Brenda Philpot

Title

Brenda Philpot

Description

In this interview, Philpot discusses moving to Detroit and how she was able to settle here. She includes her neighborhood and other parts of Detroit she had experienced. She also discusses housing history and how Detroit has changed over the years.

Publisher

Detroit Historical Society

Date

10/19/2018

Rights

Detroit Historical Society

Language

en-US

Narrator/Interviewee's Name

Brenda Philpot

Brief Biography

Brenda Philpot was born October 20th, 1943 in Rome, GA. She came to Detroit in 1965 and has been here since. She graduated college with her business administration degree and is now retired. She identifies as African-American and currently still lives in Detroit.

Interviewer's Name

Alexis Berry

Interview Place

Detroit, Michigan

Date

10/19/2018

Transcriptionist

Alexis Berry

Transcription

[Start of Track 1]
[BP]
[AB]


[AB]: My name is Alexis Berry and I am interviewing Brenda Philpot it is October 19th and we are on Virginia Park Street. Okay so let's get started when and where were you born?

[BP]: Georgia do you need the city? I was born in Rome, Georgia 1943 October 20th.

[AB]: Okay so when did you come to Detroit?

[BP]: I came here to live in July 1965.

[AB]: And what had you heard about Detroit before you got here?

[BP]: Well I started coming to Detroit when I was 6 so I came between 6 and 21 I had probably been here 10 times so I kinda had my own little view of Detroit that you know it's the motor city and all the people from my area came up here to make money. So you know that's kind of what Detroit was a place to make money.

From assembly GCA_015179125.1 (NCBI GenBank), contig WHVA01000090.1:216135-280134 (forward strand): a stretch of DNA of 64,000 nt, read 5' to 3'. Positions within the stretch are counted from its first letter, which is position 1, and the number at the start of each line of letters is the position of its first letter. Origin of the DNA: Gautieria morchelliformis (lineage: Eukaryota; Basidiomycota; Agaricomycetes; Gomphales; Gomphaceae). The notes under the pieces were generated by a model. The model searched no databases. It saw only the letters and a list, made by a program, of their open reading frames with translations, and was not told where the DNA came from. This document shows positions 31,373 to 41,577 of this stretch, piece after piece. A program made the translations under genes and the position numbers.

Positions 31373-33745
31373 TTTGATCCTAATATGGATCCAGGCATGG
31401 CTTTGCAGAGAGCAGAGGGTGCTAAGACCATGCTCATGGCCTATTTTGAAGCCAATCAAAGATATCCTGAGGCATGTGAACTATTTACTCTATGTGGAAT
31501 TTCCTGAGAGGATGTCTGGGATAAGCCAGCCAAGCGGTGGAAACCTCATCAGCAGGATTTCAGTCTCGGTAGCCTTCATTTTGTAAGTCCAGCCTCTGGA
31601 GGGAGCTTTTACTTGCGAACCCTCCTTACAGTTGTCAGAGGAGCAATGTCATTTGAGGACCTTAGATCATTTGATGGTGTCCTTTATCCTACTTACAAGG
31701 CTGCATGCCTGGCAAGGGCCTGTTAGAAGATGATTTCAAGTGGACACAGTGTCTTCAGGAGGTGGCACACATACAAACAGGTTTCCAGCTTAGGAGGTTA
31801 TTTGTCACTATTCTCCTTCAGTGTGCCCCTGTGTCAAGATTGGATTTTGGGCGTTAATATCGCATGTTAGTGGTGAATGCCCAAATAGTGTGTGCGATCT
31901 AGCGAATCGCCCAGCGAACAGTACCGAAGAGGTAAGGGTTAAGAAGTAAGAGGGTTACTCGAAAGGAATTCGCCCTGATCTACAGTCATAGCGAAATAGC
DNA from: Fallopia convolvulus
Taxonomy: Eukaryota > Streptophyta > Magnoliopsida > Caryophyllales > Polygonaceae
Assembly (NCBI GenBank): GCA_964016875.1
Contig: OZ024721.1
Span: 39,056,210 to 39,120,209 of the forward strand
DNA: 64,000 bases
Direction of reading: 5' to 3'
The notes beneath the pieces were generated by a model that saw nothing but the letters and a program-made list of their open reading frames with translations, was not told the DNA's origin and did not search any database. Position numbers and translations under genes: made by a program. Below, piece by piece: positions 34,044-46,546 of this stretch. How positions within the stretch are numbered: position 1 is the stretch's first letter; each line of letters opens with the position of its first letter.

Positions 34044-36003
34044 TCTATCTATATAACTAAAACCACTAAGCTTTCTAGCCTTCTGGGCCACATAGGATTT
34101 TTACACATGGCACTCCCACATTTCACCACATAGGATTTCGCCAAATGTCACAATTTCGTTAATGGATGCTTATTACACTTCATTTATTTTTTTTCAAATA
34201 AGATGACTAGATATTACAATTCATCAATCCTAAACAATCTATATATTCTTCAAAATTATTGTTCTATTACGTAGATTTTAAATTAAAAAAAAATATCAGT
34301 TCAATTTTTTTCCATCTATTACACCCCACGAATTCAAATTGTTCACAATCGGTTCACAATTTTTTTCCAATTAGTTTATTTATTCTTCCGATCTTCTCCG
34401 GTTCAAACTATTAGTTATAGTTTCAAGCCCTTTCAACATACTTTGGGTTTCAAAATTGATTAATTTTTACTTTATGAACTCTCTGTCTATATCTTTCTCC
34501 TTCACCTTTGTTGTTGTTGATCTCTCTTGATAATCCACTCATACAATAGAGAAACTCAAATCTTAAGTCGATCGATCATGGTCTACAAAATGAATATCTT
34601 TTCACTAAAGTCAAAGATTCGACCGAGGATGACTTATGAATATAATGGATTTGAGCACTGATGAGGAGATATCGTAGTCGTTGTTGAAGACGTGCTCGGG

[AB]: What was your first impression of Detroit?

[BP]: As a five six year old I wanted to go back to Georgia desperately. I did not like Detroit at all it was real country and I'm from a town of less than 4000 but Detroit was a big letdown.

[AB]: What neighborhood do you live in now?

[BP]: We call this the LaSalle Gardens subdivision West Detroit just west of what used to be Midtown.

[AB]: When did you move there?

[BP]: I had moved here in I bought this house in 1979.

[AB]: And what brought you to this neighborhood?

[BP]: The price of this house and you see when I decided to purchase a house in Detroit it was In the seventies and Detroit had been the first town for a new federal government to invest money. It was called HUD the Housing and Urban Development in fact 1970 was the Section 8 money that was given to this it was called the Virginia Park District Council, that's where I really live in to what was created after the riot as the Virginia Park District Council it went from the boulevard to Clairmount from the freeway which is 10 all the way over the Grand River so this was called Virginia Park District Council area.So I went down to the city of Detroit and I scoped out the 11 areas that Detroit had designated for redevelopment and this was one of the areas where the most money so it was cheap money so I only looked in the in three of the 11 areas I was only going to buy where I had cheap money. Cheap money means I could borrow up to $27,000 for renovation at 1% interest for 20 years to pay it back. So that's how I got here.